Moreover, one has taken the most important step of all. He has forgiven himself and those who wronged him. And even though he was unfairly convicted and imprisoned, this small, unassuming man takes full responsibility for putting himself in a position to be persecuted.
The other realizes his culpability and is deeply remorseful. Yet, he has yet to devote himself to a higher purpose. And more importantly, he seems not to have made peace with himself and with others.
It might help if he realized that there is not one among us, whether pauper or king, Pope or sinner, who has not done something of which he or she is ashamed. We have all had sexual encounters we should not have had, said that which should not have been said, taken something which was not ours to take or hurt someone who should have never been hurt.
So we pray that we are not caught in the midst of our “flagrante delictos” (blazing offenses) and hope that our transgressions do not come to light. We promise the Fates that we will never do it again, we beseech them to cover us one more time and then proceed to do precisely what we promised not to do or that which is equally stupid. It occurs to the best of us; it happens to the worst of us. It is literally what it means to be human.
Forgiveness is also in society’s best interest, both morally and from a public policy perspective. We are well on the way to developing a permanent caste system with a relatively small number of privileged at the top, a shrinking middle class in the center and a broad, deep and ever-growing bottom composed of the social pariah. Inevitably these numbers will grow to the point of in-sustainability.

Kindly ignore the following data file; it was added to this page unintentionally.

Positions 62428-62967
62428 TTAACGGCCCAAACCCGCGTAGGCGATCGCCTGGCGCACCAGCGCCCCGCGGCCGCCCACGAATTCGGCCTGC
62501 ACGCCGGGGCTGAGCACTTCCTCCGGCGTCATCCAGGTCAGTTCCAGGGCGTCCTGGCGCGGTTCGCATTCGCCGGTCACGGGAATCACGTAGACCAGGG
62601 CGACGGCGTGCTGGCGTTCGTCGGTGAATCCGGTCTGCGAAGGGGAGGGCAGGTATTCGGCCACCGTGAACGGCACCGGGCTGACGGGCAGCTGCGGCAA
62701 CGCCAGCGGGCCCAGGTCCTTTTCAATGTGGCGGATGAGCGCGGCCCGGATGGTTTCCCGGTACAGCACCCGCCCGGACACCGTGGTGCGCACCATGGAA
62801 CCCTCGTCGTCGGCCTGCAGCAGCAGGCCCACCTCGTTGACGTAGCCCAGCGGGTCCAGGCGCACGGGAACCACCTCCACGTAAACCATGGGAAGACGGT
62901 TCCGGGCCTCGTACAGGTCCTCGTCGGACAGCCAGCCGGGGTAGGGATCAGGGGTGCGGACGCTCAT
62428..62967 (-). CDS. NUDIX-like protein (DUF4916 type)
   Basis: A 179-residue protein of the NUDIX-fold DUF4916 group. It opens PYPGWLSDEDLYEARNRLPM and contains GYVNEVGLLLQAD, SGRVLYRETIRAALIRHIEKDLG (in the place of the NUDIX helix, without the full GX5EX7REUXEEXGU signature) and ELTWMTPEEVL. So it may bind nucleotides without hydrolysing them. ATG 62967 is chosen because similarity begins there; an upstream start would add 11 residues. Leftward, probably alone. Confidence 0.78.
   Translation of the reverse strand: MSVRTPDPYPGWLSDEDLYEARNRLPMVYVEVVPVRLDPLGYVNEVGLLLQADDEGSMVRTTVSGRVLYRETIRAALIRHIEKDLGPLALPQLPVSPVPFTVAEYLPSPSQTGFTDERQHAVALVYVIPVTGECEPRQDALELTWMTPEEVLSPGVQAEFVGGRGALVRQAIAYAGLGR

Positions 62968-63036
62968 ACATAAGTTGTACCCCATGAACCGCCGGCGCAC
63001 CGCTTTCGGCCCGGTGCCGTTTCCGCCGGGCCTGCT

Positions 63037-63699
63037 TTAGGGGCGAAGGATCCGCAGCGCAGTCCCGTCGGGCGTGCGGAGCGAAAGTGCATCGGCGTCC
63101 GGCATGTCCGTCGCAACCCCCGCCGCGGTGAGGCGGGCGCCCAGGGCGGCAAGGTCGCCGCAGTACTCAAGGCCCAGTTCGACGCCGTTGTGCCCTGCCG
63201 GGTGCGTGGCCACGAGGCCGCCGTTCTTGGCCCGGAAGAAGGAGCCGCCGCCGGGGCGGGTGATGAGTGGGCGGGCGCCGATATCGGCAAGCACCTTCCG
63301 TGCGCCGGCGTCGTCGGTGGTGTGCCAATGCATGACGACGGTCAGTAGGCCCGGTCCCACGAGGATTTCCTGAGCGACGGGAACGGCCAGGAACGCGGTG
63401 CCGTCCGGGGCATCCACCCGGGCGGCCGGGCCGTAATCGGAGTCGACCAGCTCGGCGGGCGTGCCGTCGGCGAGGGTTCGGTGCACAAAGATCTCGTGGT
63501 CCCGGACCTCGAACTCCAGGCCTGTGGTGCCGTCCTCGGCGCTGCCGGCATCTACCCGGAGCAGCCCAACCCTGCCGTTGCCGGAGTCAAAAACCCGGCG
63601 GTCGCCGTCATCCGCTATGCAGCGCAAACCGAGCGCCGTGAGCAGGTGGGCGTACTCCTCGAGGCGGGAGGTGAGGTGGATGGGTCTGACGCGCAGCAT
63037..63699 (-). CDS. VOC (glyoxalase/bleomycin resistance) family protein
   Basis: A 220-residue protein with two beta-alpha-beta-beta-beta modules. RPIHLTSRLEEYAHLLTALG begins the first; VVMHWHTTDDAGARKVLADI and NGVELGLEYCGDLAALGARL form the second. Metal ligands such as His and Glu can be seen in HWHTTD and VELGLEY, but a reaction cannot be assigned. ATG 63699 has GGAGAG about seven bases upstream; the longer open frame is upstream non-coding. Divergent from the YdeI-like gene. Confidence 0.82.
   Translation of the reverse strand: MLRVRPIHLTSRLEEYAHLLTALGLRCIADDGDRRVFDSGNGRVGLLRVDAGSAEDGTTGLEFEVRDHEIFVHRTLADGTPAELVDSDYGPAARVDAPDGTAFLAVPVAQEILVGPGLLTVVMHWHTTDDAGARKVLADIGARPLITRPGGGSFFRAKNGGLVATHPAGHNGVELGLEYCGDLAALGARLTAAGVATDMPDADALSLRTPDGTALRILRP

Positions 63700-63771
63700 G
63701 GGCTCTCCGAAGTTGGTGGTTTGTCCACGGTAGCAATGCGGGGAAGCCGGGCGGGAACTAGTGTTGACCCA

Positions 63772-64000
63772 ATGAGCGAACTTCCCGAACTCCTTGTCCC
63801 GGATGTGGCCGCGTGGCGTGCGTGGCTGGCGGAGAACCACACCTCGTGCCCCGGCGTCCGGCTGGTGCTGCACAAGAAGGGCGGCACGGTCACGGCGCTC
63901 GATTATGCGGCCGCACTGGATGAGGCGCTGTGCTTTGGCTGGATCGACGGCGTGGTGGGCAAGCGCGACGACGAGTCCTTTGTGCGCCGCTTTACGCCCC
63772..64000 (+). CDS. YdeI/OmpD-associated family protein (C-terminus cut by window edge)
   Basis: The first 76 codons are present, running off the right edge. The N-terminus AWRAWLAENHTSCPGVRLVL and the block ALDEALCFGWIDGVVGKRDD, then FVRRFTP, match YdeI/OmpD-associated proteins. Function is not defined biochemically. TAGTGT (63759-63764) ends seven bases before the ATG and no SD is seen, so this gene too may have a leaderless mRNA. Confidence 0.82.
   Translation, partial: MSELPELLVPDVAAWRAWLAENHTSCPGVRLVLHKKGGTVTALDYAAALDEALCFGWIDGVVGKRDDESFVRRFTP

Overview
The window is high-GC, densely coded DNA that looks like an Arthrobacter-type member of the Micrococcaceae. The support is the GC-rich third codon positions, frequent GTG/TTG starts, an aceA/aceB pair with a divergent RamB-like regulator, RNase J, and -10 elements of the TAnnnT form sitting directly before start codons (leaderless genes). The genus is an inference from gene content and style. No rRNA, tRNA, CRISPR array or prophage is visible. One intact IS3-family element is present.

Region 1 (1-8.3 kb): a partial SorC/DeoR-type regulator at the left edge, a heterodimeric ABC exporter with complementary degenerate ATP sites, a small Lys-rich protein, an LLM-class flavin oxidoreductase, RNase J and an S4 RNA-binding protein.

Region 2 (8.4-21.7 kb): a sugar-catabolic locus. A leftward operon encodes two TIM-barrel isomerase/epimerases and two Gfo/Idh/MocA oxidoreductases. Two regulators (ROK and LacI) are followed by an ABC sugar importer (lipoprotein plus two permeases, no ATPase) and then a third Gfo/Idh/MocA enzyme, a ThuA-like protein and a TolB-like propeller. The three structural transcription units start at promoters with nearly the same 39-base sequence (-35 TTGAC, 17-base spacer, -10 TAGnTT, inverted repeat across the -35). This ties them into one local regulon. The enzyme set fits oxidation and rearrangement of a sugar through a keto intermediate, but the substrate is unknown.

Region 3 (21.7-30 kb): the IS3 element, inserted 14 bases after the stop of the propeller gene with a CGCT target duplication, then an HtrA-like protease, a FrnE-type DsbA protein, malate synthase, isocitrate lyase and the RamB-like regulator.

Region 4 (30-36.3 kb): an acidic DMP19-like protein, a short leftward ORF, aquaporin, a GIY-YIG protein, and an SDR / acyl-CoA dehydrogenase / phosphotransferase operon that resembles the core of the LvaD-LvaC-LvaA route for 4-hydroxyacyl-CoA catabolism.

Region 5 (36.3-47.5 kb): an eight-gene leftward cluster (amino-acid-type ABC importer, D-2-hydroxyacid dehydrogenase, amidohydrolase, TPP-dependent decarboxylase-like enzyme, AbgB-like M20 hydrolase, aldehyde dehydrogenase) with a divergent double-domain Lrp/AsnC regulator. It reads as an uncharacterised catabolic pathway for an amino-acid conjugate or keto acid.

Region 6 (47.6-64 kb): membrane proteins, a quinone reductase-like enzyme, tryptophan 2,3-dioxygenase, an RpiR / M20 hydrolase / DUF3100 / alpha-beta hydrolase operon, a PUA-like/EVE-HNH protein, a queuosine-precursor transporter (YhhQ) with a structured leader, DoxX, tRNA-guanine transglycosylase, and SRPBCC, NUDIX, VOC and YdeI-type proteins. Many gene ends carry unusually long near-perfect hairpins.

And it is simply wrong to forever punish someone for imperfections we all share; lapses of which we are all guilty. Accountability yes, but permanent scorn, no. As another once said, “[L]et he who is without sin cast the first stone”.
In conclusion, we do not pretend that forgiveness is either simple or easy. The wrong could be what someone did to you, what you did to yourself or the harm you inflicted upon another. It might involve a single moment in time, a string of incidents, the important, the trivial or the imaginary. The permutations are endless and the unfairness and uncertainty of life exacts a toll from us all. But while admittedly difficult, absolution is absolutely necessary.
We therefore offer this message of hope to all who struggle to forgive. No matter what you have endured; regardless the sorrow you have known, or the depths to which you have sunk, forgiveness is an act of courage and a sign of greatness.
Lincoln forgave the South and after the Civil War, welcomed it back into the union. Gandhi forgave the English who abused his people. King talked of former slaves and former slaveholders sitting together at the table of brotherhood. And Mandela forgave his jailers who imprisoned and tormented him for decades.
So forgive yourself even if others won’t. And know that the only difference between you and those who judge you so harshly is that their dirty little secrets have yet to be revealed. In the final analysis to forgive is to live.
Leo Barron Hicks, Founder and CEO
Blackacre Policy Forum